10 Tips to Make Your Email Sign-Up Process As Effective As Possible

When it comes to building an email list for things like your monthly e-newsletter or periodic special offers, we all want to attract as many email addresses as possible that are valid, and will open our messages.  Making the sign-up process easy on your users will take you a long way toward that goal.  An unpleasant sign-up experience will cause more of your customers to ignore your emails, or abort the registration process entirely.

So what are the best things to keep in mind for your email sign-up process?  What companies do these things well?  Which ones make mistakes?  Here are ten guidelines to consider when designing (or reviewing) your site’s email registration process, along with examples of major companies that do them well and poorly.  In gathering these examples, I looked at the email registration process of 22 major retailers to experience their process.

As always, remember that these are just guidelines.  Every site and every site’s customer set is different.  Be sure to test different methods for the best results for you.

Present the opportunity to sign up on every page on your site, and in the same spot.
You definitely want to make this easy on your customers.  Your site visitors likely will make multiple visits to your site before choosing to request your emails and if you are consistent with the placement of the option on your site, they’ll be able to locate it and begin the process easily when they are ready.  If the option is only available on certain pages, however, it can be frustrating to your users who are looking for it, knowing that they have seen it before, but cannot find it when they want it.

To this end, I like to make sure that the link of form is called out to make it easy to find.  You can do this with just a little icon of an envelope, a different treatment of the link that stands out better, or by including an actual form right there on each page (see below).  Bonus points for getting all of this at the top of the page so it is visible with each page view.  That’s not always feasible, but you’ll probably get more sign-ups if it is.

Ikea email sign up

The Ikea site has only a small link in the upper-right that looks the same as all other links in the header.

Central Market email sign-up

Grocer Central Market has much more noticeable link to “Subscribe to eFoodie” in the “Stay Connected” section of their header.

Office Depot email sign-up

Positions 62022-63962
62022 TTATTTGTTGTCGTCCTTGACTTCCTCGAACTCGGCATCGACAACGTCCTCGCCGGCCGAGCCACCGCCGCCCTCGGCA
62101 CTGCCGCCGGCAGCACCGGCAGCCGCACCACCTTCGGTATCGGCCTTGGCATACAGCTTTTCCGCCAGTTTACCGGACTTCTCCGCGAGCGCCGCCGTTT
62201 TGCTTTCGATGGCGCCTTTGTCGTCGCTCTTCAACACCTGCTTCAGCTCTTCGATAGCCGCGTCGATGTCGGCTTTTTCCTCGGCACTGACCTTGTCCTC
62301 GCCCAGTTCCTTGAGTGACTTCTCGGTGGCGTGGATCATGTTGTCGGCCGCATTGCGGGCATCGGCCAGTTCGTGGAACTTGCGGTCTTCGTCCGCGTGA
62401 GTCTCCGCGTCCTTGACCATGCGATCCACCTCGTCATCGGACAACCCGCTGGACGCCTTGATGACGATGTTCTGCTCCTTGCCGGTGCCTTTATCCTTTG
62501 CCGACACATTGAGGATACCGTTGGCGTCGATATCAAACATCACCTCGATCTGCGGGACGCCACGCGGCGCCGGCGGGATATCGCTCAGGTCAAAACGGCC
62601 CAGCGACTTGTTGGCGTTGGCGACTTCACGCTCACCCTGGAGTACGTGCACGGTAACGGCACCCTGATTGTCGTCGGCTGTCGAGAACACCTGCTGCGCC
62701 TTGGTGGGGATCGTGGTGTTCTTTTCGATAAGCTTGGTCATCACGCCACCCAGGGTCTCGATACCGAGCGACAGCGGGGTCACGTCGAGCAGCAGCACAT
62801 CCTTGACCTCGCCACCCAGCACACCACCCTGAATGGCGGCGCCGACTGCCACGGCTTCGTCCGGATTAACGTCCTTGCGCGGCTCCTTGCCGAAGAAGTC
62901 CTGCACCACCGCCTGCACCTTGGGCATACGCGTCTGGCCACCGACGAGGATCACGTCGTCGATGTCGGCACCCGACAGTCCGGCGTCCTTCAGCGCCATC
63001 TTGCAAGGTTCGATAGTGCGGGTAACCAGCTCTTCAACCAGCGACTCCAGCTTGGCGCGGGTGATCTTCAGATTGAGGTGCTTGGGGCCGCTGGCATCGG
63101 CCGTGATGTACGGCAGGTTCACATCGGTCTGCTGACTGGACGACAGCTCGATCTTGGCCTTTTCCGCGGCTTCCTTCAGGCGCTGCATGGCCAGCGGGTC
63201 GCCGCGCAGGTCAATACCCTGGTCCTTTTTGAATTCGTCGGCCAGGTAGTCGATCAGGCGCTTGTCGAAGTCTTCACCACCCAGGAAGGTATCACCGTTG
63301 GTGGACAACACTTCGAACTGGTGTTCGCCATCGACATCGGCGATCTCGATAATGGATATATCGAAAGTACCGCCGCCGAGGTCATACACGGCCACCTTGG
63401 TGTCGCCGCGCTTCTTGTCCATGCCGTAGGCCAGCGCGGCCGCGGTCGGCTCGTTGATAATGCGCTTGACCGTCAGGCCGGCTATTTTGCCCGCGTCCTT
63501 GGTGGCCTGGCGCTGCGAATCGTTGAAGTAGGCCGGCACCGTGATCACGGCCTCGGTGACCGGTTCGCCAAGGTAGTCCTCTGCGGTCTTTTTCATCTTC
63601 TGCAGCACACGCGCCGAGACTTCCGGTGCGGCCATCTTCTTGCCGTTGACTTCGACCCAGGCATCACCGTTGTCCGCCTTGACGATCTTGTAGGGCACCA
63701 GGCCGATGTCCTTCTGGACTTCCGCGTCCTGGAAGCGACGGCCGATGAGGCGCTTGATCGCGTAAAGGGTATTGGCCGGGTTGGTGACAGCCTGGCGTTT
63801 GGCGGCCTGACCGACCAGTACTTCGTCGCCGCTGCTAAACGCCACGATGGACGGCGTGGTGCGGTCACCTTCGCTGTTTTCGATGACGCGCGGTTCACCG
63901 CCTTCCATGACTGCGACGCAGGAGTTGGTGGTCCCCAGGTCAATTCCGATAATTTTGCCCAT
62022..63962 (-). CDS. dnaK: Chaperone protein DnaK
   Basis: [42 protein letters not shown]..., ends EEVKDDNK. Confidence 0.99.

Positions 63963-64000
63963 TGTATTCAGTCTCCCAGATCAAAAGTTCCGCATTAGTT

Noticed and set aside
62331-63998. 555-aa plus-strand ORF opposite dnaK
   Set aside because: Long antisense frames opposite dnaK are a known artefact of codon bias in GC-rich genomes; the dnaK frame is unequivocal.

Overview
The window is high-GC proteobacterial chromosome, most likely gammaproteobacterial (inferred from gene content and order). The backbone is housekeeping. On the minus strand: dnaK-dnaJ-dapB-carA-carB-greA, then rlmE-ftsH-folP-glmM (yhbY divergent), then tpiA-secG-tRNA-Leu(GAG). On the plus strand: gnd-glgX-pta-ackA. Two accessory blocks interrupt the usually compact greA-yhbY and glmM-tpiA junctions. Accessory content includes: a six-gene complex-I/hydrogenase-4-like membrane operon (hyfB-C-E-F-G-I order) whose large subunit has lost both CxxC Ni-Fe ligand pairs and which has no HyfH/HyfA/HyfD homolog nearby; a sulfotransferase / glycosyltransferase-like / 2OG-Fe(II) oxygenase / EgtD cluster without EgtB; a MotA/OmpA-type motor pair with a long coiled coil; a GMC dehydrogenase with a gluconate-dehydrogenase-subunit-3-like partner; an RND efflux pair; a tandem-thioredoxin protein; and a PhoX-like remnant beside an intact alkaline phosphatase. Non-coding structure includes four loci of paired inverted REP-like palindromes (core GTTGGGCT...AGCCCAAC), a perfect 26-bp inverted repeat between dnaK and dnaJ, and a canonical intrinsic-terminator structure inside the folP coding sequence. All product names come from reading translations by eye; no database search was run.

The email sign-up link for Office Depot is hidden behind the “Deals” icon in their header. This isn’t what most people will be looking for when they are trying to sign up.

Most major companies do this reasonably well.  In many cases, the link to sign up does not stand out any better than less important links, but most companies have a link or form on all pages and in the same place.  But not all.  Etsy.com has a form at the bottom of the home page, but no other option on any other page.  I could also only find a link on the Home page of Target.com and TraderJoes.com, but not on any other pages of those sites.

Try to show an actual sign-up form on each page instead of just a link.
As I say above, you want each page to offer the ability to register.  Many sites do this with a link, but some put the actual form on each page.  This is great because it not only makes the registration process stand out, but it allows your customer to sign up right there without having to go load up a new page.

Putting the form on each page can offer several challenges.  A form takes up a lot more space than a simple link, and screen real estate can be valuable—especially in the page header.  Designers may push back on this requirement.  If you have a Site Search box in the page header, having two different forms can be confusing.  The Site Search is probably more important if you are selling things on your site, so in this case you might be better off putting the Email form in your site’s footer.

Additionally, you or your company might want to require more than just an email to sign-up.  There can be valid reasons for this, but more form fields obviously take up more space.  Below we discuss alternatives to requiring more information other than just the email.